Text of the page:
helpful in reducing the load on the Powai campus, due to the expected hike in the number of students.” The Gujarat campus is expected to function as a full-fledged institute with an emphasis on courses specific to the state, like textile engineering and marine engineering. The authorities believe that in a period of 5-7 years, this satellite campus would cater to the needs of nearly 40004500 students.

Summer Internship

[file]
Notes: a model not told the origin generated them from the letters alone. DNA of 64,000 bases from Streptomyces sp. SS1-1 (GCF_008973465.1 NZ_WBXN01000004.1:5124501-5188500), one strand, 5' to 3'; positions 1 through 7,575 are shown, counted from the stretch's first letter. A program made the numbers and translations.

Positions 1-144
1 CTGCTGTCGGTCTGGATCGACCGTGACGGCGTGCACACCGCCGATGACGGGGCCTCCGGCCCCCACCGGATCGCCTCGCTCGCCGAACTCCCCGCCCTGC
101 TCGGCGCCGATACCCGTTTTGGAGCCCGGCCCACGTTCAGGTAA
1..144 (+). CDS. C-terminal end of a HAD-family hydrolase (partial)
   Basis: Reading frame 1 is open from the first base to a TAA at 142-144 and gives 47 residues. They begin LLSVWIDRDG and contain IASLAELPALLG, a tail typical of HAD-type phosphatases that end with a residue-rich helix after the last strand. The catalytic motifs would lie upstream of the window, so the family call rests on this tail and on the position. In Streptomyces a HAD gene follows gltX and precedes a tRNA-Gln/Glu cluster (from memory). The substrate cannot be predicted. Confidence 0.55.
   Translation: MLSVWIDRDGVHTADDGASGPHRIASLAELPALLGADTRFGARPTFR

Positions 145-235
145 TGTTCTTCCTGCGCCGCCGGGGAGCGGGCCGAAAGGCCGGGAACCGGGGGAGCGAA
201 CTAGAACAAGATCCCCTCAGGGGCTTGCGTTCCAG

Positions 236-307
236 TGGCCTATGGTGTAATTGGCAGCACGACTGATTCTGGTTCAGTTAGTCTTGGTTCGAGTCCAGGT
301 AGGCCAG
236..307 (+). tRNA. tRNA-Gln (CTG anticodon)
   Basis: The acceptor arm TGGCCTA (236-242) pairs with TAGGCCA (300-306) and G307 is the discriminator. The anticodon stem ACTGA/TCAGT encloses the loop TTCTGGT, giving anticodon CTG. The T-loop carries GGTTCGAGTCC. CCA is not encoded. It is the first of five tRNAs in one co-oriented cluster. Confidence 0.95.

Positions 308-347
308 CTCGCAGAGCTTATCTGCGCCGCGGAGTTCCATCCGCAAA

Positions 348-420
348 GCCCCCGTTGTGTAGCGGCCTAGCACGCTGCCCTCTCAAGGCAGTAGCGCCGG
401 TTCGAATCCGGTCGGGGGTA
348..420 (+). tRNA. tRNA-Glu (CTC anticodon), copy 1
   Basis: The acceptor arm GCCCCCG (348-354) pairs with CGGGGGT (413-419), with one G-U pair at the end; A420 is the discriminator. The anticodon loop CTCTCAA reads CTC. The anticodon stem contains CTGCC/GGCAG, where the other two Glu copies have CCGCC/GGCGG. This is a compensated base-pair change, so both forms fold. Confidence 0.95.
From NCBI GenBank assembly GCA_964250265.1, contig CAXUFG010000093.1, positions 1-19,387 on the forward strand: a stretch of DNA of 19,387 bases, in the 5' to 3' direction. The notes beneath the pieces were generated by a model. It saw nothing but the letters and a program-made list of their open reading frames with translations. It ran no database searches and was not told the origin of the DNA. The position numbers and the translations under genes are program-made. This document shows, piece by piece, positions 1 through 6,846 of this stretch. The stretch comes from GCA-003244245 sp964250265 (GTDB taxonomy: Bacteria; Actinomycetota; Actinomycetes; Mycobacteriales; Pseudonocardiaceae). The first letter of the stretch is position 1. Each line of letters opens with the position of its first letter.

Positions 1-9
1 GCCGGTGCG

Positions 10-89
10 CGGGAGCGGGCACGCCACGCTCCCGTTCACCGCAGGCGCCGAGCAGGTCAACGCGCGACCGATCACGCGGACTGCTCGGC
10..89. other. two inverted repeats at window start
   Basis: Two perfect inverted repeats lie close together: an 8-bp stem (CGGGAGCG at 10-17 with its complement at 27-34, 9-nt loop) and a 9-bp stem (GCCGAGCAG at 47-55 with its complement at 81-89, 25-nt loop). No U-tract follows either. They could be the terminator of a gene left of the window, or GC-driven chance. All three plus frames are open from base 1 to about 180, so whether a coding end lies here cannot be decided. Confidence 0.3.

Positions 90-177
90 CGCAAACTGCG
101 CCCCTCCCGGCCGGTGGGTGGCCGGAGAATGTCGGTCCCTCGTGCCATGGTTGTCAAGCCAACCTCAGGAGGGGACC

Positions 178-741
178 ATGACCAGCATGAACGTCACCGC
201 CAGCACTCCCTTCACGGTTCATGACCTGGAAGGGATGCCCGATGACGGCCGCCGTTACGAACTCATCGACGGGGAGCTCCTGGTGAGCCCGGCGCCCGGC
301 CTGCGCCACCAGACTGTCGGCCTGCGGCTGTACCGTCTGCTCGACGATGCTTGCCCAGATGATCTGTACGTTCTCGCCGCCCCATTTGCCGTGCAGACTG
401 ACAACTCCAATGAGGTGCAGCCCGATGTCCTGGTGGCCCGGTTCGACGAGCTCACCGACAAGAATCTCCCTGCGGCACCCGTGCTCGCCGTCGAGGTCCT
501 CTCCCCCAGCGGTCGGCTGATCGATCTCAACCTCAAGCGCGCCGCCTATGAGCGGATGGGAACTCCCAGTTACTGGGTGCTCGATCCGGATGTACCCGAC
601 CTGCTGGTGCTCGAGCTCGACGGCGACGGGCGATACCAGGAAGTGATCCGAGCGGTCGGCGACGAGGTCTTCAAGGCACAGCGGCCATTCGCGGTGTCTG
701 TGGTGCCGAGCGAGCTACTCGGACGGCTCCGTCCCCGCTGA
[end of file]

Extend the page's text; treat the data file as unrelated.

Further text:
Kartik Shekhar and Sriram Emani share their experiences of their respective practical trainings. I would now like to share some commonplace notions and experiences. It is very wrong to presume that your supervisor expects an accomplishment of Herculean proportion from you and feel intimidated by the same. In all likelihood, your topic of work will be one where three years wouldn’t have sufficiently armed you with a background sufficient to comprehend the intricacies of the project. It is advisable to read up a little on the subject so as to develop a basic understanding. My work involved mathematical modeling and optimal control of metabolic networks and their stability analysis. I used to report to my professor twice a week but my immediate instructions were given to me by a graduate student of his, whom I was working with. The point I want to drive home is that there would be an initial gestation period in any project where things may seem a little incomprehensible; some may find the work clerical and monotonous. It is important to be patient and work your way through. The atmosphere in most places is very congenial and your hosts would go out of their way to help you settle down. All they expect is that you show the sincerity and integrity from 9 am to 5 pm on something that is certainly accessible to the acumen of a senior undergraduate from an IIT. The problem of locating the roots of one’s desire to go abroad is a toughie good recommendation letters, bullet on the resume or a paid holiday. I would be utterly unequipped to pass a moral judgement on this question but experiences suggest that each of these three can be satisfied if one takes a balanced outlook towards the internship. If one works diligently on weekdays, weekends can be used to visit places around. Almost 80% of students receive an offer for enrollment into the PhD program in the same university. From the point of view of a student who is contemplating on pursuing graduate studies, the internship experience provides a flavour of cohesive research. From the point of view of one who is still weighing myriad options, the experience helps him/her burrow a little further down the rabbit-hole. The government’s final decision and plan of action in implementing reservations is still awaited. Based on the above stated facts, it is safe to say that the proposed reservations ought to be implemented in a phased manner to ensure against diluting the quality of education in our nation’s leading universities. (Siddarth Madhav and Vikranth Audi are fourth year undergraduate students in the Depts of Electrical Engg and Civil Engg respectively. They can be contacted at rsmadhav@iitb.ac.in and vikranthaudi@iitb.ac.in)